It’s easy to look at this passage and only notice only the reference to doctrine. The church was steadfastly following the doctrine of the apostles. They were carefully and diligently following the apostle’s doctrine. That’s what they were doing and that’s what we should be doing. But doctrine was only one of the defining characteristics of the first Christians. They were also diligent to follow the apostles example of fellowship, breaking bread (a form of fellowship), and praying together (another form of fellowship).

It’s certainly possible for a church to focus so much one that we neglect the other. We may diligently follow the apostle’s doctrine, but if we aren’t equally zealous in following their example of fellowship, are we really Christ’s Church? The Church is defined by doctrine and fellowship. Not just doctrine. Not just fellowship.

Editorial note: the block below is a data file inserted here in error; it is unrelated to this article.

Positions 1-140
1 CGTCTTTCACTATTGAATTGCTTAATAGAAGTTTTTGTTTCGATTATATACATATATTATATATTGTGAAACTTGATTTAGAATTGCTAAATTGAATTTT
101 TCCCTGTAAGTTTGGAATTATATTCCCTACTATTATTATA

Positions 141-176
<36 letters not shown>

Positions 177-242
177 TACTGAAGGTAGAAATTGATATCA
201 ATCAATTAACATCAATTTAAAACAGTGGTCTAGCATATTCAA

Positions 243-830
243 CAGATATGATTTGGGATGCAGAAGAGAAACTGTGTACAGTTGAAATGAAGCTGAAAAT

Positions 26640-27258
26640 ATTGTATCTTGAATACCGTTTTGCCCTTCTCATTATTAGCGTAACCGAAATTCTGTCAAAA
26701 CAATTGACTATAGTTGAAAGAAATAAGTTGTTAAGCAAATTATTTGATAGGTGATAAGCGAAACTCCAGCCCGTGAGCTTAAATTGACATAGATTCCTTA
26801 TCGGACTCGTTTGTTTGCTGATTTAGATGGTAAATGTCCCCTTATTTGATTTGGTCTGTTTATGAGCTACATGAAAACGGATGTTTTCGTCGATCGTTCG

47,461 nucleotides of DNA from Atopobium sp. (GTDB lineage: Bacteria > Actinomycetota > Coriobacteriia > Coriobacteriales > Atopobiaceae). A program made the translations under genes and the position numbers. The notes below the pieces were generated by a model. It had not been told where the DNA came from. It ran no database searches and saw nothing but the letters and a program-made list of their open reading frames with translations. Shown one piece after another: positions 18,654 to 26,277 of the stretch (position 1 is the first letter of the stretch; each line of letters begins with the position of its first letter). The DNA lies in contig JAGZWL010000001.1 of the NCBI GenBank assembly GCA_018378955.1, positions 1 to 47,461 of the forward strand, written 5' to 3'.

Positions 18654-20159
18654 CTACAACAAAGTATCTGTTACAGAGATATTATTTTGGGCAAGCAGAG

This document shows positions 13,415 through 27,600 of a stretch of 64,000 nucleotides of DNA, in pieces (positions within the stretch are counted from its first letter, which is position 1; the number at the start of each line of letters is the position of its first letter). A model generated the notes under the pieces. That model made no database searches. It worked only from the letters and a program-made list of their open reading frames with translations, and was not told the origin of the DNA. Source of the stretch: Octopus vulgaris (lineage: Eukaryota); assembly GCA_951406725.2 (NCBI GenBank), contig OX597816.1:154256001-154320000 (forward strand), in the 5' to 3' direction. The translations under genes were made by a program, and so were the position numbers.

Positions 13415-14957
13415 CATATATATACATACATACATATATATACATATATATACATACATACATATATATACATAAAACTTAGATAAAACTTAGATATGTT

Fellowship in the 1st Century                                                                             

Fellowship is a lot more than being friendly on Sundays. Sometimes we pat ourselves on the back if we make it to church three times in a week, but I think the first Christians would be surprised at how little time we spend with each other.

 “Now all who believed were together, and had all things in common, and sold their possessions and goods, and divided them among all, as anyone had need.  So continuing daily with one accord in the temple, and breaking bread from house to house, they ate their food with gladness and simplicity of heart, praising God and having favor with all the people” (Acts 2:44-47).

The first Church had all things in common. Obviously, this included spiritual things, but the first Church shared their physical things too. They shared their money, their possessions, their food, and even their homes. Most importantly, they shared their TIME. There was no place they wanted to be more than with each other. They were together daily. They ate together daily. What was their attitude like? Gladness and simplicity of heart.